The big bike end of Harley-Davidson’s India line-up has received three new additions in the Softail, Touring and CVO categories with the new Breakout, Street Glide Special and Limited models. [Read more…]
Having visited the Triumph factory at Hinckley, it was time to savour the Daytona at the historical Mallory Park. Here is what the experience was like.
Story: Aspi Bhathena
Photography: Aspi Bhathena and Triumph Motorcycles
After the plant visit it was time to ride the Daytona 675R and the British Supersport Championship leading Daytona at the historical Mallory Park circuit. The Mallory Park was well known in the past for the race of the year and especially for that epic battle between John Cooper and Giacomo Agostini where John beat Ago and his 500-cc factory MV Agusta on a production-based 750-cc BSA Rocket 3.
It was midday by the time I had finished the paperwork at the circuit office and the two stunning Daytona bikes were ready for me in the pits. The crystal white 675R is a very sharp and aggressive looking motorcycle. The 600 Supersport class was dominated by the Japanese big four until the launch of the Daytona. Apart from the three-cylinder engine configuration of the Triumph, there is hardly any difference between the English motorcycle and its Japanese counterparts.
The new short-stroke three-cylinder motor has a bigger bore and a shorter stroke, allowing it rev 500 RPM higher, and a broader spread of torque, at the same time lowering the piston speed for less wear and tear. For the first time a production motorcycle from Triumph has been fitted with titanium valves. The lighter metal allows the valves to be shaped for better gas flow. Now the cylinder-block is separate from the crankcase and has Nikasil bores compared to the cast-iron wet liners.
The fuel injection system has two injectors per cylinder for accurate fuelling throughout the rev range. The ram air intake is routed through the head stock. The power output is up by 3 PS to 128 PS and the maximum torque is up by 2 Nm to 74 Nm. The three-cylinder motor is mated to a six-speed gearbox via a slipper clutch. The slipper clutch prevents the rear wheel from locking up under aggressive downshifts. The six-speed ‘box now has a quick shifter for track and road use.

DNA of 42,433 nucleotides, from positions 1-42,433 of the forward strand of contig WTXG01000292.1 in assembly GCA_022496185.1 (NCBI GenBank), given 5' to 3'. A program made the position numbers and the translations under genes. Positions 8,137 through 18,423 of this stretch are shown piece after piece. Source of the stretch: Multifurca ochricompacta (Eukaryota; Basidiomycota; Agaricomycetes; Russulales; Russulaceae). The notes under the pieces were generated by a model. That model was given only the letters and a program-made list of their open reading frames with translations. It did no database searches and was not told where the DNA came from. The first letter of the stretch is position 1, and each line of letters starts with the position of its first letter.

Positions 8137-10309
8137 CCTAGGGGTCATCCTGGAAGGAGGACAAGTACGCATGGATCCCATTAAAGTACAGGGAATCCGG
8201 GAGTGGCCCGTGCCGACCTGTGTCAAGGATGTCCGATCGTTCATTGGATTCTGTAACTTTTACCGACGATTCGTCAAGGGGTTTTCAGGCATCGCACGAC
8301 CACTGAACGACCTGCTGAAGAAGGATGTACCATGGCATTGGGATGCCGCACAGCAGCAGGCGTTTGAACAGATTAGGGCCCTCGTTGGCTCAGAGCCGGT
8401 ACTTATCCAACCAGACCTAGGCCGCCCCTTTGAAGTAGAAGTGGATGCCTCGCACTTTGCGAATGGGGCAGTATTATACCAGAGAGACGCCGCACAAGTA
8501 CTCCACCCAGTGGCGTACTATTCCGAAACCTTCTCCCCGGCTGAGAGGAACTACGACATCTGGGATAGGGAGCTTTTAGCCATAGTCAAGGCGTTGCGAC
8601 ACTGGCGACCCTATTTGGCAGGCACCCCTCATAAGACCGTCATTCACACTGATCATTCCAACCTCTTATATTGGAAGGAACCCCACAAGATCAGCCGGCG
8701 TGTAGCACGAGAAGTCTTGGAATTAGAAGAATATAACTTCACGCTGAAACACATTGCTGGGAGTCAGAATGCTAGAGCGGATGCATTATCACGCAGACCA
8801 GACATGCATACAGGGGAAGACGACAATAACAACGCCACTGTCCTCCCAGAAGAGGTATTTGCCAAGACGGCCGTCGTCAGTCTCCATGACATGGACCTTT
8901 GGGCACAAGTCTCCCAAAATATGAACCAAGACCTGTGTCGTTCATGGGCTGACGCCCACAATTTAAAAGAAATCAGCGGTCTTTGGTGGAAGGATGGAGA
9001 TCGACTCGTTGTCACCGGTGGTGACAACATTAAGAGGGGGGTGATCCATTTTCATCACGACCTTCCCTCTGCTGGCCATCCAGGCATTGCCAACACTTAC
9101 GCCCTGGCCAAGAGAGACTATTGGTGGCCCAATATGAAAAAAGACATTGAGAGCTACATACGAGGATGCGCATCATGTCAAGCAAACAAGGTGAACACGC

The all-new frame incorporates improved air-flow to the air-box through the head stock and uses fewer sections in its construction, improving strength and reducing the number of welds required. The rear sub-frame is made of two-piece high pressure die-cast aluminium. The wheelbase is shorter thanks to the sharper head angle. They have achieved better mass centralisation by moving the under-seat exhaust to below the engine.
KTM thrilled many with their RC200 and RC390 sport models when they first showcased them. Now though, the website update would mean that they will be in India sooner than we expected.
The KTM India website states that the RC200 and RC390 are ‘coming soon to India’. This means that the launch is likely to take place in the first half of 2014, rather than the latter half as we first expected. The bikes will roll out of Bajaj’s Chakan facility and are expected to carry price tags only slightly higher than their respective Duke siblings.
Both bikes retain the same engine specifications as the Duke line, but feature parts and bodywork specifically made for the RC line. Thus, you get a four-valve, liquid cooled single cylinder motor: 199.5cc and 25 PS in the RC200 and 373.2cc and 43.5 PS in the RC390. The tank capacity is only marginally lower at approximately 10 litres usable. The dry weights for the RC200 and RC390 are 137.5 kg and 147 kg respectively.
The RC line will offer a much sportier riding position than the Duke line and come packing full fairings, aggressive styling and what is sure to be nimble handling. The RC line is the first derivative of their Moto3 program. However, expect performance to be thrilling while being offered in a package which lasts longer and brings higher levels of refinement and durability. For the uninitiated, KTM’s track bike and Moto3 contender, the RC250R, makes 50 PS at 13,000 rpm from a 249.5cc single. The bike weighs only 83 kg. That’s a power-to-weight ratio of 602 PS/tonne!
We expect Bajaj to showcase the KTM RC200 and RC390 at the upcoming Auto Expo. The response they generate will in all probability decide the time of launch, and it looks set to be sooner rather than later already.
See more of what you can expect from these bikes in this video:
Story: Jim Gorde